When you think of financial fraud, you might envision money laundering activities conducted by members of organized crime syndicates. Or you might think of how a stolen identity helped thieves take your money or leverage your credit cards. In truth, the laws intended to help financial institutions thwart financial fraud are broad enough to cover these acts and much more involving everyday criminals — some who are not so smart, and some who are so sophisticated that it takes time to bring them down.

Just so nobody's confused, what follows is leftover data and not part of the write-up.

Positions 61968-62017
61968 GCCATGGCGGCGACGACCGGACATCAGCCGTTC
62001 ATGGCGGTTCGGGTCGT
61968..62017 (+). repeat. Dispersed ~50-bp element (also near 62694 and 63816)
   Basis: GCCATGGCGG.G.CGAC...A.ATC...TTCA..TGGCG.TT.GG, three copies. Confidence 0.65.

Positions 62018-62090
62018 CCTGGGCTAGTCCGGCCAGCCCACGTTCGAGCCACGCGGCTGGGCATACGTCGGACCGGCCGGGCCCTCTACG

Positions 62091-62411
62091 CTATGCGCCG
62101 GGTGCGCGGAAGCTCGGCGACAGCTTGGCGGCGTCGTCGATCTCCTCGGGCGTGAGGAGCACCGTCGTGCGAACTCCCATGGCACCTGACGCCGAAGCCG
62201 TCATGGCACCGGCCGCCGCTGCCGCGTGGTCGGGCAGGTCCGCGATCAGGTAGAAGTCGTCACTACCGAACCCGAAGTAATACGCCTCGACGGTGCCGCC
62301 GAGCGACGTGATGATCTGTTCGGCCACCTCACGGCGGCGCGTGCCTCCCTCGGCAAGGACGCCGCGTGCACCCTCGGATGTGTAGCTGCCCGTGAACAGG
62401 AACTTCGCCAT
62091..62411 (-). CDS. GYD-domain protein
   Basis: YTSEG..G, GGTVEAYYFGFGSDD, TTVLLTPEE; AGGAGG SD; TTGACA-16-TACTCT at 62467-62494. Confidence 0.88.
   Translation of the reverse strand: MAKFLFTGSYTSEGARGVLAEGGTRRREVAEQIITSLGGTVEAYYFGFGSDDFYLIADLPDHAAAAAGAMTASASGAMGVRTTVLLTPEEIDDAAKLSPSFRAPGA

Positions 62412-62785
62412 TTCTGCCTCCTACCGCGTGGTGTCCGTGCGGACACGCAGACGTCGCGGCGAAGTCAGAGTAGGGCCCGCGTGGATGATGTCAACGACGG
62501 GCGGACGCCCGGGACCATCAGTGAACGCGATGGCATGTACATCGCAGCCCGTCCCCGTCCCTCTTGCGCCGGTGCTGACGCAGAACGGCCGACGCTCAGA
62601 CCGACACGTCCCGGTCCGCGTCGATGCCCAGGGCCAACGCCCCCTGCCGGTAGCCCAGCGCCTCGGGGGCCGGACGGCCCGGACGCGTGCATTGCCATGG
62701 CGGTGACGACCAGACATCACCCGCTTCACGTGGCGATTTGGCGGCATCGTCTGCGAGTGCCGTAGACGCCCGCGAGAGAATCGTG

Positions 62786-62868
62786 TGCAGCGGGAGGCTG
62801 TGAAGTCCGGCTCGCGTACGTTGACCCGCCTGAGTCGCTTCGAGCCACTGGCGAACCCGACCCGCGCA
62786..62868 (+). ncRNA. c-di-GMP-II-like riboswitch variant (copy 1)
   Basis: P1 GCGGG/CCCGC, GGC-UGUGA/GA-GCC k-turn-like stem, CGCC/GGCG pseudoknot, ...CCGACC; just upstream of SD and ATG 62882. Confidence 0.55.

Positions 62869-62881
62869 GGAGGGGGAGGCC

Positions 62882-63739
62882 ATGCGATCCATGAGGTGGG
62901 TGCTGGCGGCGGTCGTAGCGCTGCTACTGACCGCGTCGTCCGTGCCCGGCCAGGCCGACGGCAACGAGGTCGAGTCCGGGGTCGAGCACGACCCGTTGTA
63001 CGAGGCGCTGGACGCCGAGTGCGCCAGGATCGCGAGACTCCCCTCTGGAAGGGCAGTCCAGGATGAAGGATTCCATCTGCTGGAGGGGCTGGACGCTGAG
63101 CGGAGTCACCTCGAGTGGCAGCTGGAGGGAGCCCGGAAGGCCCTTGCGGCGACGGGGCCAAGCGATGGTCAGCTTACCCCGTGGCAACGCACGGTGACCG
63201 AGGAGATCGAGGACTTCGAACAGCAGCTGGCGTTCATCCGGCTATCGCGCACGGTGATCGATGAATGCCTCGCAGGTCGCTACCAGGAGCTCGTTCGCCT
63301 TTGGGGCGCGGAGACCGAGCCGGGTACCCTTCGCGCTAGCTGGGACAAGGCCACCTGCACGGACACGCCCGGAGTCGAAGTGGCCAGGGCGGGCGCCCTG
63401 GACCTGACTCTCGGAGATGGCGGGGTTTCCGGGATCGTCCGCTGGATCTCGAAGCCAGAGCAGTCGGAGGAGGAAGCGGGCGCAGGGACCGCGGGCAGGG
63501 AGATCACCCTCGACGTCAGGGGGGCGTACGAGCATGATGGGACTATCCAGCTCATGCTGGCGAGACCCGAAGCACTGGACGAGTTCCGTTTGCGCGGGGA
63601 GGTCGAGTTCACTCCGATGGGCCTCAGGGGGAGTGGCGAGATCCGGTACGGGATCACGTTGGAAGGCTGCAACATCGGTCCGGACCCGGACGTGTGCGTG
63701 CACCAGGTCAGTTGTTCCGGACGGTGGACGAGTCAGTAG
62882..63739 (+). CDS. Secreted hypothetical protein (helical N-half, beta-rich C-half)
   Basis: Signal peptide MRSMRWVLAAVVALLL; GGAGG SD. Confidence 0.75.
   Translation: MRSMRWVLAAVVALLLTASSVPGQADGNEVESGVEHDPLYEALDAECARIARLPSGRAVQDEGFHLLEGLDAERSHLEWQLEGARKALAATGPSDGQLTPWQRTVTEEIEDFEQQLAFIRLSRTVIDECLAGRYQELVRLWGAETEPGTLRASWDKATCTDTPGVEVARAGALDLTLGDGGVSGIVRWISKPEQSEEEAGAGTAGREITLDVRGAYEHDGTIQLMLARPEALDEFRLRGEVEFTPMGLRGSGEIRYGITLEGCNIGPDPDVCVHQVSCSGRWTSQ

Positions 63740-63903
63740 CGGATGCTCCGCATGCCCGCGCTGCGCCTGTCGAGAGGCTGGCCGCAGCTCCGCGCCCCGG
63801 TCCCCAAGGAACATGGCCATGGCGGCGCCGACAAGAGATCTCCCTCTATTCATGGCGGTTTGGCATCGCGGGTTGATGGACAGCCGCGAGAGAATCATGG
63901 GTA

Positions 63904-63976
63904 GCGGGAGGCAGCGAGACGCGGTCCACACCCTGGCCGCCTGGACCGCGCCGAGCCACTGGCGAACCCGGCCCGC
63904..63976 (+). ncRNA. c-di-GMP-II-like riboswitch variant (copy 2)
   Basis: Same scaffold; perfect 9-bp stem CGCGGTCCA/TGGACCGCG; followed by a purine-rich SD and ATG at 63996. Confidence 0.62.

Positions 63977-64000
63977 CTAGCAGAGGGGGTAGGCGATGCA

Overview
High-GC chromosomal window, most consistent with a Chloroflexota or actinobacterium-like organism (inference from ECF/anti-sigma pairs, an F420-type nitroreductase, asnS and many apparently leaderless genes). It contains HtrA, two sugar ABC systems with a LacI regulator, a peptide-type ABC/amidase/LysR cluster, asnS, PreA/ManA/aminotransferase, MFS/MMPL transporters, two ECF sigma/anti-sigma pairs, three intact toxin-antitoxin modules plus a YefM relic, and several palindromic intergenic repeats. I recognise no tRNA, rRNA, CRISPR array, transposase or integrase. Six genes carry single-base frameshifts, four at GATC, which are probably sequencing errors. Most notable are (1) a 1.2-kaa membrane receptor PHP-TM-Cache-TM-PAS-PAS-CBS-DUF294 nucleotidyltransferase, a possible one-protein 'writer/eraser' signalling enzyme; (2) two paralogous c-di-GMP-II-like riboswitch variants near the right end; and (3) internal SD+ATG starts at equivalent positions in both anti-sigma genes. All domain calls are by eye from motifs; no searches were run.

Last month, a used car dealer in Florida pled guilty to bank fraud for a check kiting scheme that defrauded an unnamed financial institution of over $1 million. The crime happened in 2011, and I’m willing to bet that the bank’s Know Your Customer (KYC) policies and its internal processes for approving check drafts against uncollected funds have since been tightened.
Also this past month, a woman who embezzled money in 2014 from her employer was convicted. . . to read the rest of the article, please click here.